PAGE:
Real Simple Syndication (RSS) is a communications tool that media, analysts, search engines and companies use to distribute information, with very different benefits for both sender and receiver. Part one focuses on receiving feeds.
Any content can be distributed via RSS feeds – news, features, company newsletters, online auction updates, etc. Feeds are flexible. Do you want a feed from an individual reporter/analyst, headlines from CNN, collective updates on a specific topic from several sources, company newsletters but no sales material, blogs, podcasts, etc.?
Cleaner Than Email
RSS allows you to select the content you want to receive, from whom and never worry about your contact information being distributed, sold or otherwise mistreated. In fact, you never give up ANY contact information by choosing to receive an RSS feed. Feed readers integrate with Web browsers so message formatting is never an issue (you don’t have to specify HTML or TEXT). Readers allow you to view all updates from any feed within a day, week or month. RSS feeds are virus and spyware free.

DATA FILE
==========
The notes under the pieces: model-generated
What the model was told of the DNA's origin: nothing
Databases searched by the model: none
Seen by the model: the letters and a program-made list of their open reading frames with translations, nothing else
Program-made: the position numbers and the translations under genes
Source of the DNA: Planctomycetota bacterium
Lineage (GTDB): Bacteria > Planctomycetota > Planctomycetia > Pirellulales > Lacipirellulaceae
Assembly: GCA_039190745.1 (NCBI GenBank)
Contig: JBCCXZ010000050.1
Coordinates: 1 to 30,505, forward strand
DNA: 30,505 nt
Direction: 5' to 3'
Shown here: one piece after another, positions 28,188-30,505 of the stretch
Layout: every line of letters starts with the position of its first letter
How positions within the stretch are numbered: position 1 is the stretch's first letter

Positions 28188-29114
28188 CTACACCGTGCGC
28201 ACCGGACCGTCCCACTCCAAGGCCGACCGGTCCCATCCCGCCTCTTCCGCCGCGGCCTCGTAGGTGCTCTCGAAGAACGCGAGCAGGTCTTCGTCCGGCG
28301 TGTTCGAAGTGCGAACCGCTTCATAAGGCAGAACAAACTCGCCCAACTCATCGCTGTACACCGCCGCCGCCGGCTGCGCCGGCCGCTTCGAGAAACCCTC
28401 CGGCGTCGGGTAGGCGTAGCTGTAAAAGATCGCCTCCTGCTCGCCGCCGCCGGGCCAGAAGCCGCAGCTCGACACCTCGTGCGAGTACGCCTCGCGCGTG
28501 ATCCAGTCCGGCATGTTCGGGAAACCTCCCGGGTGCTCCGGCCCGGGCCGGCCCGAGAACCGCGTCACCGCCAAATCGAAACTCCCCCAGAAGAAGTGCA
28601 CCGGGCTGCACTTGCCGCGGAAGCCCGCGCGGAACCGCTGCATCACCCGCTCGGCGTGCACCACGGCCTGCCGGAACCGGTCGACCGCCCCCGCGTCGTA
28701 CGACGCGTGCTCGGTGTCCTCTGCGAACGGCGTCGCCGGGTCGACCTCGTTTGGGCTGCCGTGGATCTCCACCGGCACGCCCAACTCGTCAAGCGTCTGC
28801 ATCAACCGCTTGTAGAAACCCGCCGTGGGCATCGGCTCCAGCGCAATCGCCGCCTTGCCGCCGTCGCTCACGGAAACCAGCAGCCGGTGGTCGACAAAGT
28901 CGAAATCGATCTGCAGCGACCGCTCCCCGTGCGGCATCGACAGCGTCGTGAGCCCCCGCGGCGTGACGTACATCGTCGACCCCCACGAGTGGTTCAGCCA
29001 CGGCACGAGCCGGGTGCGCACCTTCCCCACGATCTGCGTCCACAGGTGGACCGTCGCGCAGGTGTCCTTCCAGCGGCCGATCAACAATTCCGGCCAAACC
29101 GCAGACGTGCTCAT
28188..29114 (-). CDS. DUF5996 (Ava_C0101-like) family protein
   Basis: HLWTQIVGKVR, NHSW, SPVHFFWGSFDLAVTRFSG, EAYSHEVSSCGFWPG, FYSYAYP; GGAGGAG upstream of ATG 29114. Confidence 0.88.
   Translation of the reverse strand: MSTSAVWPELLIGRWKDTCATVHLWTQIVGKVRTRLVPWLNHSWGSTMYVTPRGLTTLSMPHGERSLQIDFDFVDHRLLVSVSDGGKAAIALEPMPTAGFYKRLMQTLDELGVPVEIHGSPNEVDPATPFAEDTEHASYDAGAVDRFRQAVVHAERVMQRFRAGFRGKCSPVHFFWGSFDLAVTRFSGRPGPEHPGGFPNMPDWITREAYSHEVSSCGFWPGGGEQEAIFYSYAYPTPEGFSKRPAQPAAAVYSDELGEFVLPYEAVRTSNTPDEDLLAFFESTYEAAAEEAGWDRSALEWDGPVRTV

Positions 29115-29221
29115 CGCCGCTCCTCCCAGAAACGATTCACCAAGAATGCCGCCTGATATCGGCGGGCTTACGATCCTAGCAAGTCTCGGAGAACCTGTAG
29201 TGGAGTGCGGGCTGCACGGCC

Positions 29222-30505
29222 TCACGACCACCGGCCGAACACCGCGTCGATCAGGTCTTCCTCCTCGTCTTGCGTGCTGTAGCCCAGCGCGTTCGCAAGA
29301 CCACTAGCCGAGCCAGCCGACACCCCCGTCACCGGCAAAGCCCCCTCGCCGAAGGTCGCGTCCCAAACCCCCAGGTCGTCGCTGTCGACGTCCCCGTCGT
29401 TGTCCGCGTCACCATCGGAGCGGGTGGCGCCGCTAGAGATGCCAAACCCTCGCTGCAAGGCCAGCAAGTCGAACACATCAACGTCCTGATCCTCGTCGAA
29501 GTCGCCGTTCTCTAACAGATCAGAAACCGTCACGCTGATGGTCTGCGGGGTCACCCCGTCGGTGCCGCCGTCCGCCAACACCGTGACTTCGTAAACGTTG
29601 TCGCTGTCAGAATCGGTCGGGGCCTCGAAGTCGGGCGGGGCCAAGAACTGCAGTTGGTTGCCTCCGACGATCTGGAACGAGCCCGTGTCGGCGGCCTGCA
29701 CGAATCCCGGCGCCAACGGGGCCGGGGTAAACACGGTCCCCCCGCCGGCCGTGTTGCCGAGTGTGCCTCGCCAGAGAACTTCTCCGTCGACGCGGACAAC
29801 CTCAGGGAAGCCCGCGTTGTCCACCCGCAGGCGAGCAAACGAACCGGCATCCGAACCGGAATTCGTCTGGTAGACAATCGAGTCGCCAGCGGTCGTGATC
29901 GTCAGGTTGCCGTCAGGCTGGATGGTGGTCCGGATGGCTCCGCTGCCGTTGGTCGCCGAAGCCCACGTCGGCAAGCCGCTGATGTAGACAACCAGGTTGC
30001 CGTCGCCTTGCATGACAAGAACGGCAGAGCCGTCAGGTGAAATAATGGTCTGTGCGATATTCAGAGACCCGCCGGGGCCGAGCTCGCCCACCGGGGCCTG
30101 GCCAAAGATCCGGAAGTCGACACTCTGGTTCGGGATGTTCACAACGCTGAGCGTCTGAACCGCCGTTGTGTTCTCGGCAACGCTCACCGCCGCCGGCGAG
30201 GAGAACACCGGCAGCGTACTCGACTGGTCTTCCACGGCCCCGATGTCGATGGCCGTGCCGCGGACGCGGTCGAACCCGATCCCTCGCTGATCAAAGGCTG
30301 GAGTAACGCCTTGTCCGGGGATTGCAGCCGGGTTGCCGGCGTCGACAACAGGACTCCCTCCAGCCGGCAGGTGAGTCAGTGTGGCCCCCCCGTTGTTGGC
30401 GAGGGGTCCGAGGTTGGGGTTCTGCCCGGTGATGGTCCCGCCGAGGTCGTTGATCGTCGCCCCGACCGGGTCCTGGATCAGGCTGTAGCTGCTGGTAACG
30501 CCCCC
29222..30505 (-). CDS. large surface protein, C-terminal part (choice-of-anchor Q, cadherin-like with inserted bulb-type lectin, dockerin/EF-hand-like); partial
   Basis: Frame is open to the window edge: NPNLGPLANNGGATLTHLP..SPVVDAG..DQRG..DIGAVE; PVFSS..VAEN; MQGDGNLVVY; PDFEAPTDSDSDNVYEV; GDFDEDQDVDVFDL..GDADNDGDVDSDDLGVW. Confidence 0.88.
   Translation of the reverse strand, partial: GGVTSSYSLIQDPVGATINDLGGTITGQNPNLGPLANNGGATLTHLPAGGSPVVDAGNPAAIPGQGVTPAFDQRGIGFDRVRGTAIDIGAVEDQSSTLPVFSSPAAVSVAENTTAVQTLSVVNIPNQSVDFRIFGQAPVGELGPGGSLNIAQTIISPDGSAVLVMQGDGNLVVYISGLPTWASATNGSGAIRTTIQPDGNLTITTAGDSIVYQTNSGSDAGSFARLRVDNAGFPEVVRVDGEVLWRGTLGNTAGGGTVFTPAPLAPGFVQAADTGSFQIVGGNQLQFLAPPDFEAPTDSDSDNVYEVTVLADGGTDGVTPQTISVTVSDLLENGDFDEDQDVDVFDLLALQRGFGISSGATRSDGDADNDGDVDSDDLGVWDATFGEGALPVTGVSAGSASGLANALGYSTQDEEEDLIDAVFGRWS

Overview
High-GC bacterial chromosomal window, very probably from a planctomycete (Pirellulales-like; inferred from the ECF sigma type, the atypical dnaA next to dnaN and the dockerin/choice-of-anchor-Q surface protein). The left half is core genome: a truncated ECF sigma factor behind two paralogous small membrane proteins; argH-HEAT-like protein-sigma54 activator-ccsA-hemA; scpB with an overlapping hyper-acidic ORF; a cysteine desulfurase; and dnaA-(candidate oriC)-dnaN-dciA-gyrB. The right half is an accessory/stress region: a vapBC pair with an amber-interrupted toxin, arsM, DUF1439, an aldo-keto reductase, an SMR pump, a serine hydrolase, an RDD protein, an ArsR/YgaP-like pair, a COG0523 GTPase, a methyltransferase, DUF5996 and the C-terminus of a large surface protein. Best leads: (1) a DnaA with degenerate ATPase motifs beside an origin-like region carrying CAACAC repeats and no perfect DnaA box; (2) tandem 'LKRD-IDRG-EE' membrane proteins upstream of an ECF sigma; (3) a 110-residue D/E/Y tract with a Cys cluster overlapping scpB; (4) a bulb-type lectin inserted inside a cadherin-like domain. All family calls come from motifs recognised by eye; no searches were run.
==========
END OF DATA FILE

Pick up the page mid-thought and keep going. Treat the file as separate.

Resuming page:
More Efficient Than Google
Monitoring for news and information via RSS aggregators allows you to choose the content provider(s) and avoid the ‘false positives’ of a general Google search. In fact, Google offers its news content via RSS. You determine the relevance of content delivered to your feed reader and avoid relying on how well a Website has optimized in order to receive valuable information. Feed readers can tame blog monitoring by categorizing and simplifying blog feeds (rather than the mess Google returns).
Signing Up and Viewing a Feed
As a Website pushes content out to you as an RSS feed, you need a feed reader to translate the HTML code into English. Readers are available as free (Pluck, NewsGator, Feedreader, Google Reader) or paid software downloads. All readers will integrate with any web browser and some will integrate directly into your email application. Once you’ve chosen a reader, collecting feeds is as easy as a click of the mouse. Websites that offer feeds are designated by RSS, XML, or ATOM buttons (examples from Business Week and CMO magazine). Click the feed you want and it will automatically be connected to your feed reader.